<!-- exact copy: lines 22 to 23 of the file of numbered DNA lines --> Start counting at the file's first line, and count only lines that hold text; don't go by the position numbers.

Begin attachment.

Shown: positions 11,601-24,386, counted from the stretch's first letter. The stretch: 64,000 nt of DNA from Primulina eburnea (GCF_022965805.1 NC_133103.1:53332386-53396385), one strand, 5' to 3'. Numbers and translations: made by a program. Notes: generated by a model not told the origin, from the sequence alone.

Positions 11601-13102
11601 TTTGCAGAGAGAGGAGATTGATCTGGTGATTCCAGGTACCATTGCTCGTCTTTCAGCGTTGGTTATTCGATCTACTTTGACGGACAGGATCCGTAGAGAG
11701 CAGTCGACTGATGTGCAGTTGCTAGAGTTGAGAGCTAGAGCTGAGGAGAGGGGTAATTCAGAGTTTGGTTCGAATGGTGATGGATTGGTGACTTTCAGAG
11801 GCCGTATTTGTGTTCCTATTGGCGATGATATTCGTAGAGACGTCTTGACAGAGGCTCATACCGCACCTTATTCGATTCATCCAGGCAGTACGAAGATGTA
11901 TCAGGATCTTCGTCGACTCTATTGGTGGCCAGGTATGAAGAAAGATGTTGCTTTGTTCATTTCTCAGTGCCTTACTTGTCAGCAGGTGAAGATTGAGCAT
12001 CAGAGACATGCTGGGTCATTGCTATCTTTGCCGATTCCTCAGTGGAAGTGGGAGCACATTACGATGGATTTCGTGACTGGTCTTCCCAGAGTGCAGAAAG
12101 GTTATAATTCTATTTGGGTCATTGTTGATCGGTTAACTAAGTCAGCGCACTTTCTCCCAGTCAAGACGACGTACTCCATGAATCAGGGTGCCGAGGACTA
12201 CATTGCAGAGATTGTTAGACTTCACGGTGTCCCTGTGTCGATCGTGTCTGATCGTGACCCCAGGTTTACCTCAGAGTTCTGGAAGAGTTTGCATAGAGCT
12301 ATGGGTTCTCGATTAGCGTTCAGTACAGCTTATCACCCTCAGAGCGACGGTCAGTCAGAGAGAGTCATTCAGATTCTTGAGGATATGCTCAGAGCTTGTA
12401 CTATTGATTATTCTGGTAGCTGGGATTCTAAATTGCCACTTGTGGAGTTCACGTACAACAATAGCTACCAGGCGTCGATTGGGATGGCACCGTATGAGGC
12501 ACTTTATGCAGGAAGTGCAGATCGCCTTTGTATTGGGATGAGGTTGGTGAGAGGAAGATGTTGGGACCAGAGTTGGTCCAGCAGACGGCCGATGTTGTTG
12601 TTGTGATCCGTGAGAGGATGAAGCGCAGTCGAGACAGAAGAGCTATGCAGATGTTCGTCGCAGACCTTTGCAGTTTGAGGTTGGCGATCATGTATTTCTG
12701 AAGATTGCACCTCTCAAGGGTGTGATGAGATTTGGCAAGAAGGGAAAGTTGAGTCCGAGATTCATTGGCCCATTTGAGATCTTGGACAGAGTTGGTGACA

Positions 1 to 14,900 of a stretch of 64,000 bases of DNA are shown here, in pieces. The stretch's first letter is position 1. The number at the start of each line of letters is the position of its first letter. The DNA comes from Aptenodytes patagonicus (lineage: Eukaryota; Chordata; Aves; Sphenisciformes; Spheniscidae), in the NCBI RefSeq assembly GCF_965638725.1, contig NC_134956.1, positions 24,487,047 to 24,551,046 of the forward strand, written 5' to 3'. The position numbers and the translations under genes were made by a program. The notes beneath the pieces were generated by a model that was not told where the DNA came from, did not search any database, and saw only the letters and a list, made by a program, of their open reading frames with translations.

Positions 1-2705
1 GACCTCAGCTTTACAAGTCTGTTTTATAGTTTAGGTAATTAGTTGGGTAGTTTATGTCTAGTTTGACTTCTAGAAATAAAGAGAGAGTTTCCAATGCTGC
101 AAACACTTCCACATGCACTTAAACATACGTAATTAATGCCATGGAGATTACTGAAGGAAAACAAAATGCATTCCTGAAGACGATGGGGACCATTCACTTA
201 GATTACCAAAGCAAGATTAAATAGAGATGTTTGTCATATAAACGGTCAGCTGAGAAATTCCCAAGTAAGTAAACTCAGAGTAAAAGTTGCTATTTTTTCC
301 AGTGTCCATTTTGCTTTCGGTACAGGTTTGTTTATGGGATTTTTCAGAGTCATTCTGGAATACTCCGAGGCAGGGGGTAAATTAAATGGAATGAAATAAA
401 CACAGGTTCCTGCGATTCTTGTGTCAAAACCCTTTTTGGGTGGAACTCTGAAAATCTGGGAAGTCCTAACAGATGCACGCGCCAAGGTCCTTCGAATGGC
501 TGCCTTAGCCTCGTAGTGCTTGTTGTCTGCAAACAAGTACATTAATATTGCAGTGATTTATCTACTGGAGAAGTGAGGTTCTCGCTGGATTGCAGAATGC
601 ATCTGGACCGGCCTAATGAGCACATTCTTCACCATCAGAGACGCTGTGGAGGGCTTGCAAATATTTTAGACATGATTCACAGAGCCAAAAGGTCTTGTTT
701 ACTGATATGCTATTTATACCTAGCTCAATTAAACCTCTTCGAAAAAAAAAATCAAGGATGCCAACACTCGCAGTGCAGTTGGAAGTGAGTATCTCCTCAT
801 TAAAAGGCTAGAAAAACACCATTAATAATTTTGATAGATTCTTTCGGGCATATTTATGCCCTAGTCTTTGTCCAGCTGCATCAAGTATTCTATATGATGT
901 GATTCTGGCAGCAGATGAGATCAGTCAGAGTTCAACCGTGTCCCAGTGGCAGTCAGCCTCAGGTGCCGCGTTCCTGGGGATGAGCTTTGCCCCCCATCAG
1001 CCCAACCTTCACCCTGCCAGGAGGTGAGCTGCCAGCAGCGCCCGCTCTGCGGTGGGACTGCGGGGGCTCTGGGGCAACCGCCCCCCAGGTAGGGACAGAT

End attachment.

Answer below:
501 TGCCTTAGCCTCGTAGTGCTTGTTGTCTGCAAACAAGTACATTAATATTGCAGTGATTTATCTACTGGAGAAGTGAGGTTCTCGCTGGATTGCAGAATGC
601 ATCTGGACCGGCCTAATGAGCACATTCTTCACCATCAGAGACGCTGTGGAGGGCTTGCAAATATTTTAGACATGATTCACAGAGCCAAAAGGTCTTGTTT